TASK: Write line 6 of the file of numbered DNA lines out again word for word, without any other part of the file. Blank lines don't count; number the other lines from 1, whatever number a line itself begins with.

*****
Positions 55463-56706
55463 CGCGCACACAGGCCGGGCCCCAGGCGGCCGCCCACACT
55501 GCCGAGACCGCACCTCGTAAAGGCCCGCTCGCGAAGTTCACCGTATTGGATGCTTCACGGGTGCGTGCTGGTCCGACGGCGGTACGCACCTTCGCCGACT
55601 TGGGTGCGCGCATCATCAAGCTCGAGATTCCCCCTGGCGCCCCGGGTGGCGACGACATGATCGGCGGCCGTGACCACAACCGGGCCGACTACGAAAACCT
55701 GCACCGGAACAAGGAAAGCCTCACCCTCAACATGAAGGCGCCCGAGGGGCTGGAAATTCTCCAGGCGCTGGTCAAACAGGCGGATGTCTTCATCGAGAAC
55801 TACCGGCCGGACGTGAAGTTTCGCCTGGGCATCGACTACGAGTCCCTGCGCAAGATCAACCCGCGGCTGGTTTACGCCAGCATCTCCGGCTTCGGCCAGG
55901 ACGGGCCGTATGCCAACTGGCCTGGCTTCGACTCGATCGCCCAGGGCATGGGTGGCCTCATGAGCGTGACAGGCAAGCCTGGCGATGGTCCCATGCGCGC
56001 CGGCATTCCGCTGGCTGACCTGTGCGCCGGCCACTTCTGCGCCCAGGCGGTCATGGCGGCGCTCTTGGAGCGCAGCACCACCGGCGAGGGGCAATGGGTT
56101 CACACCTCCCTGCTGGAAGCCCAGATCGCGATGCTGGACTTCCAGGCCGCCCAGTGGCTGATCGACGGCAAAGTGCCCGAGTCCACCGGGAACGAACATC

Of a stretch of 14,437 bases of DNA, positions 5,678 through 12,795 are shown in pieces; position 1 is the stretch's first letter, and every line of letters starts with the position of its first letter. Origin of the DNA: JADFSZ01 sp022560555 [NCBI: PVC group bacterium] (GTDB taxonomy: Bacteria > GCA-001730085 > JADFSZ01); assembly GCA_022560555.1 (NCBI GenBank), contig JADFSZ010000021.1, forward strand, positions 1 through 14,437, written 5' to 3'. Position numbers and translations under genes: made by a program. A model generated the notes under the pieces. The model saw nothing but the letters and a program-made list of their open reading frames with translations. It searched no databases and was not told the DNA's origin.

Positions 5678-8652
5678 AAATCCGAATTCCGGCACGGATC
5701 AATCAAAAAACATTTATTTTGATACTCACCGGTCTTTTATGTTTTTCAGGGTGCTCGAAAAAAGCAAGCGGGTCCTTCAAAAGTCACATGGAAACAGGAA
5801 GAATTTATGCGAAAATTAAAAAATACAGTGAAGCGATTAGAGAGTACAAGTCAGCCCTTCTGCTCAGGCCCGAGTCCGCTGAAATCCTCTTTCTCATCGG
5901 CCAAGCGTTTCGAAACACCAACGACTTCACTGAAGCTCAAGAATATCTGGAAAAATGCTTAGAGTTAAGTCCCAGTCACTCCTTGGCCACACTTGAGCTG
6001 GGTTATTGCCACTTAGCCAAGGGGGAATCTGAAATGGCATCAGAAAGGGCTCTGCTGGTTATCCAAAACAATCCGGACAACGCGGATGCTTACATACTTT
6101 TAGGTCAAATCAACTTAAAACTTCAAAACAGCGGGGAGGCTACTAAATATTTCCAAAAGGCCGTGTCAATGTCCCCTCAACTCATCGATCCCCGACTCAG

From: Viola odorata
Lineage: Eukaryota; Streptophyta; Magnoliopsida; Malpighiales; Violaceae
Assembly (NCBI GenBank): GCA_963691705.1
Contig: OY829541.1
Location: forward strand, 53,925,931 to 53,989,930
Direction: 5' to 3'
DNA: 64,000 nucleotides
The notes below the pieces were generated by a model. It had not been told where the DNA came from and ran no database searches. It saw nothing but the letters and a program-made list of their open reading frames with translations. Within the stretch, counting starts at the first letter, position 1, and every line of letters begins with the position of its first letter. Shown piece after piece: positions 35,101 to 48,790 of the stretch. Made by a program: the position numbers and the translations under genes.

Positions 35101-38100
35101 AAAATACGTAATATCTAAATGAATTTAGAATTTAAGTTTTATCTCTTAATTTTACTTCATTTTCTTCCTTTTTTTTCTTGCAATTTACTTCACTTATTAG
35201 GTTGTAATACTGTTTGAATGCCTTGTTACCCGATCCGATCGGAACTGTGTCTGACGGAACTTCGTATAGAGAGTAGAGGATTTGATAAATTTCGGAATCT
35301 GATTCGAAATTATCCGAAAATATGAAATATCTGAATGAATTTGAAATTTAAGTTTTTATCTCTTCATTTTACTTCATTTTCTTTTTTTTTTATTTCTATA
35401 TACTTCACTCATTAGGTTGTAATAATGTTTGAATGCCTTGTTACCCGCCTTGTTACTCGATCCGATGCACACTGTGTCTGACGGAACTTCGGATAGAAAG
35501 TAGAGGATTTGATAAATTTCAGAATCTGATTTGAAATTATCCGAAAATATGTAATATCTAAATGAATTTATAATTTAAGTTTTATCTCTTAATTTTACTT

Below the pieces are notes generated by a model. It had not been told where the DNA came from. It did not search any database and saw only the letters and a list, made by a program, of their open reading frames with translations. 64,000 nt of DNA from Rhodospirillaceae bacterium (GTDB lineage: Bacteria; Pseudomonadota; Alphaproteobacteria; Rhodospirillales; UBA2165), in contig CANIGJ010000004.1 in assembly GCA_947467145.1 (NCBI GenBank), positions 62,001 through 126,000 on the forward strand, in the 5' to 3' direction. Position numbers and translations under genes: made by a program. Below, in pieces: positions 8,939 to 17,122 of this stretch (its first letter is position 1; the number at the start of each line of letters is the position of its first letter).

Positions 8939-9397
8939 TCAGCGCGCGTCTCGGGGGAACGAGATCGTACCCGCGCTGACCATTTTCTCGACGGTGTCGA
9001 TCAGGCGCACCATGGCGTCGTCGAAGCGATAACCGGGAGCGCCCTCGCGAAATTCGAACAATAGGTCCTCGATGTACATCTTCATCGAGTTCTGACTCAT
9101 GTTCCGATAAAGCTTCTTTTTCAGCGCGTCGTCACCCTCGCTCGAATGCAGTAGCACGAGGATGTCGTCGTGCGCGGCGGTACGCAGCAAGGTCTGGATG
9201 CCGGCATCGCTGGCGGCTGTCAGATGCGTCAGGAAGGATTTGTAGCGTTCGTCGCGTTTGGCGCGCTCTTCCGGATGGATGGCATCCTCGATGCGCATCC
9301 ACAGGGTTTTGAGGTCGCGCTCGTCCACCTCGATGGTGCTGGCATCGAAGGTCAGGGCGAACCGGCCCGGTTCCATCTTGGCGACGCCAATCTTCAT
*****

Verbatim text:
55801 TACCGGCCGGACGTGAAGTTTCGCCTGGGCATCGACTACGAGTCCCTGCGCAAGATCAACCCGCGGCTGGTTTACGCCAGCATCTCCGGCTTCGGCCAGG